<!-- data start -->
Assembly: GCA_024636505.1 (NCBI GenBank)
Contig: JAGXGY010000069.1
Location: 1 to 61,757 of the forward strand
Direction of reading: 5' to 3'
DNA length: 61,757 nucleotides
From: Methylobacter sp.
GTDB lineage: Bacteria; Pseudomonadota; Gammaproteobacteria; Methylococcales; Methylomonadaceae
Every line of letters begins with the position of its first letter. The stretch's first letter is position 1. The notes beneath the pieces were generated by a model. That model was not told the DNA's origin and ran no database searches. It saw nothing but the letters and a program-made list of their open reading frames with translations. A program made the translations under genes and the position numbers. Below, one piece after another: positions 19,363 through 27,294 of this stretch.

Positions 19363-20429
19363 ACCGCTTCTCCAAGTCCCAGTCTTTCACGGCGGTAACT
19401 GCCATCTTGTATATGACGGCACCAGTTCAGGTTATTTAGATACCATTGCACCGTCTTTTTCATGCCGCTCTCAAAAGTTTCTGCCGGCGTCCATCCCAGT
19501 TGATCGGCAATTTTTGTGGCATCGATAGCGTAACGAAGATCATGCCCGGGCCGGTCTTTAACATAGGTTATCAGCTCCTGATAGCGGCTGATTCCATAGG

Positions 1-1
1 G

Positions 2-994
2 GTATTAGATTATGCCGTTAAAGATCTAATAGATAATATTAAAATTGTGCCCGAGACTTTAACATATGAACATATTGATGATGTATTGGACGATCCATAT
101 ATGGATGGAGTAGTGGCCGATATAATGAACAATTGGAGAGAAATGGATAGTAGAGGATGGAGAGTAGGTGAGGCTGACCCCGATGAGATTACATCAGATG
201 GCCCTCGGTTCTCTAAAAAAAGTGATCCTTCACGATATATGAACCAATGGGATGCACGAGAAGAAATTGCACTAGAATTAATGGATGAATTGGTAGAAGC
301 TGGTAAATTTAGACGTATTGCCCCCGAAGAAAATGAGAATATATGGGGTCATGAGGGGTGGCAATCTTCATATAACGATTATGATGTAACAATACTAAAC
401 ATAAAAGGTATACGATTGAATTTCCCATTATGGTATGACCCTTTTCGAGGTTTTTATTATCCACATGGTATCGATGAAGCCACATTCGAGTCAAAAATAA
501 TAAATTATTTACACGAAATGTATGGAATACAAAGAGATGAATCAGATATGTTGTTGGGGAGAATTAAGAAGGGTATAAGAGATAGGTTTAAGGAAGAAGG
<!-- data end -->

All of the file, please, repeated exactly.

Assembly: GCA_024636505.1 (NCBI GenBank)
Contig: JAGXGY010000069.1
Location: 1 to 61,757 of the forward strand
Direction of reading: 5' to 3'
DNA length: 61,757 nucleotides
From: Methylobacter sp.
GTDB lineage: Bacteria; Pseudomonadota; Gammaproteobacteria; Methylococcales; Methylomonadaceae
Every line of letters begins with the position of its first letter. The stretch's first letter is position 1. The notes beneath the pieces were generated by a model. That model was not told the DNA's origin and ran no database searches. It saw nothing but the letters and a program-made list of their open reading frames with translations. A program made the translations under genes and the position numbers. Below, one piece after another: positions 19,363 through 27,294 of this stretch.

Positions 19363-20429
19363 ACCGCTTCTCCAAGTCCCAGTCTTTCACGGCGGTAACT
19401 GCCATCTTGTATATGACGGCACCAGTTCAGGTTATTTAGATACCATTGCACCGTCTTTTTCATGCCGCTCTCAAAAGTTTCTGCCGGCGTCCATCCCAGT
19501 TGATCGGCAATTTTTGTGGCATCGATAGCGTAACGAAGATCATGCCCGGGCCGGTCTTTAACATAGGTTATCAGCTCCTGATAGCGGCTGATTCCATAGG

Positions 1-1
1 G

Positions 2-994
2 GTATTAGATTATGCCGTTAAAGATCTAATAGATAATATTAAAATTGTGCCCGAGACTTTAACATATGAACATATTGATGATGTATTGGACGATCCATAT
101 ATGGATGGAGTAGTGGCCGATATAATGAACAATTGGAGAGAAATGGATAGTAGAGGATGGAGAGTAGGTGAGGCTGACCCCGATGAGATTACATCAGATG
201 GCCCTCGGTTCTCTAAAAAAAGTGATCCTTCACGATATATGAACCAATGGGATGCACGAGAAGAAATTGCACTAGAATTAATGGATGAATTGGTAGAAGC
301 TGGTAAATTTAGACGTATTGCCCCCGAAGAAAATGAGAATATATGGGGTCATGAGGGGTGGCAATCTTCATATAACGATTATGATGTAACAATACTAAAC
401 ATAAAAGGTATACGATTGAATTTCCCATTATGGTATGACCCTTTTCGAGGTTTTTATTATCCACATGGTATCGATGAAGCCACATTCGAGTCAAAAATAA
501 TAAATTATTTACACGAAATGTATGGAATACAAAGAGATGAATCAGATATGTTGTTGGGGAGAATTAAGAAGGGTATAAGAGATAGGTTTAAGGAAGAAGG